In this issue of THE JOURNAL, McGrath and colleagues1
and Magid and colleagues2 examine 2 of the
most contentious issues in the provision of cardiac care: the relationship
between experience and outcome for percutaneous interventions, and the superiority
of percutaneous revascularization (eg, primary angioplasty or other procedures)
relative to thrombolytic therapy for acute myocardial infarction (AMI). These
2 issues lead to the question of whether primary angioplasty can be effectively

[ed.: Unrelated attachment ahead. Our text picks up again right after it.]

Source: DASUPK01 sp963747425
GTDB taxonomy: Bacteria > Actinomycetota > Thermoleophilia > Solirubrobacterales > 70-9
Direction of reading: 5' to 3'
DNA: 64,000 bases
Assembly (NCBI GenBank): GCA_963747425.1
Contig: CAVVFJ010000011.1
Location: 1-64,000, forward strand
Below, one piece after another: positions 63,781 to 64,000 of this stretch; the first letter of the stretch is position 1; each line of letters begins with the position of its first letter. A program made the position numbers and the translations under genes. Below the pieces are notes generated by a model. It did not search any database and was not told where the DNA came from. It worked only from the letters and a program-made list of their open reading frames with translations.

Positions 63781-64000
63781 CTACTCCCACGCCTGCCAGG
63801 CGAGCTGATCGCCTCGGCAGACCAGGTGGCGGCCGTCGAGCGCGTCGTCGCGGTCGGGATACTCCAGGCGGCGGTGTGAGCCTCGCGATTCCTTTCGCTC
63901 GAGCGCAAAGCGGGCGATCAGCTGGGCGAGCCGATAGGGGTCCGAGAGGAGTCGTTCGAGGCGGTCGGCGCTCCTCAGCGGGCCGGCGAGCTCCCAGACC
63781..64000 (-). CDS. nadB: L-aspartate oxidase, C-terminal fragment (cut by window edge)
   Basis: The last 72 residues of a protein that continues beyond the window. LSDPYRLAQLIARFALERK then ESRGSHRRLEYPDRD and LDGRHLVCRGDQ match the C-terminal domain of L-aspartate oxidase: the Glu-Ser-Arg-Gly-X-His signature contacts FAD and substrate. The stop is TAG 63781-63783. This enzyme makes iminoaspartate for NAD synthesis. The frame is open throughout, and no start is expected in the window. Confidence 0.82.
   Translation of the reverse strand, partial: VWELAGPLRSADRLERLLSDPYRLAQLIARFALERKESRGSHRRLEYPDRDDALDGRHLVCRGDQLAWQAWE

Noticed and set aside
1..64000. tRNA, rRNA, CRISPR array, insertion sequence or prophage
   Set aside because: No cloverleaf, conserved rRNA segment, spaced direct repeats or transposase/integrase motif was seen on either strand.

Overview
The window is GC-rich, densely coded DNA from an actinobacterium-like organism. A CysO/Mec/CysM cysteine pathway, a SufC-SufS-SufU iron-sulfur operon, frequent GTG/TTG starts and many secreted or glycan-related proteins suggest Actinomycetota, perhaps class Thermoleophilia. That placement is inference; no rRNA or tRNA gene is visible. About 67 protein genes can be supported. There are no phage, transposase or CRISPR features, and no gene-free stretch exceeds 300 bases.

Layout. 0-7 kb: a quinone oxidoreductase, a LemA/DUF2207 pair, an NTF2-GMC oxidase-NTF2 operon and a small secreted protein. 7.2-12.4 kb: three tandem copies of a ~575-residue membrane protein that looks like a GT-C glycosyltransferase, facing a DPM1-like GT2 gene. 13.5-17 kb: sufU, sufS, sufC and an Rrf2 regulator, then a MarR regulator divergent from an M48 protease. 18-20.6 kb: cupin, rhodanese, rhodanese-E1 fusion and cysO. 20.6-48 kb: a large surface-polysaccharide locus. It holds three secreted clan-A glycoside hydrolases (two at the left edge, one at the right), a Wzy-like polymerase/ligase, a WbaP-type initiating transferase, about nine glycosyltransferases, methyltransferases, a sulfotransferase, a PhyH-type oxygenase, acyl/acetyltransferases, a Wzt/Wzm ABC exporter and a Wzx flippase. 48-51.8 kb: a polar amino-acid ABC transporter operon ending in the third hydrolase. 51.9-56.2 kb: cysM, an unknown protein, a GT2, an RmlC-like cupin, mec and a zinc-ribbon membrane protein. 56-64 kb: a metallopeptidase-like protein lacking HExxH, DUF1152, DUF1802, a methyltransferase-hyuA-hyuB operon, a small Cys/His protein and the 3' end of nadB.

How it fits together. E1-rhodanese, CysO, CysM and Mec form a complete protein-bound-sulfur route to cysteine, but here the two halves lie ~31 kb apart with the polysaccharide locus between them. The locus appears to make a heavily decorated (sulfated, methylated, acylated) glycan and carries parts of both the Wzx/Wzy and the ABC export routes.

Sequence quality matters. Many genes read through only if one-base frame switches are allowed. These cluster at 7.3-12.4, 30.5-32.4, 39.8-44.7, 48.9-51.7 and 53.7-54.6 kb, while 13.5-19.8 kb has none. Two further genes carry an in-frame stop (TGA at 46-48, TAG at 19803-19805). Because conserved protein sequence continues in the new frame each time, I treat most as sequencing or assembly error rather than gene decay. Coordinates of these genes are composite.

performed in low-volume hospitals and by low-volume physicians. Supporters
of both primary angioplasty and volume standards will no doubt refer to these
works in their future deliberations.
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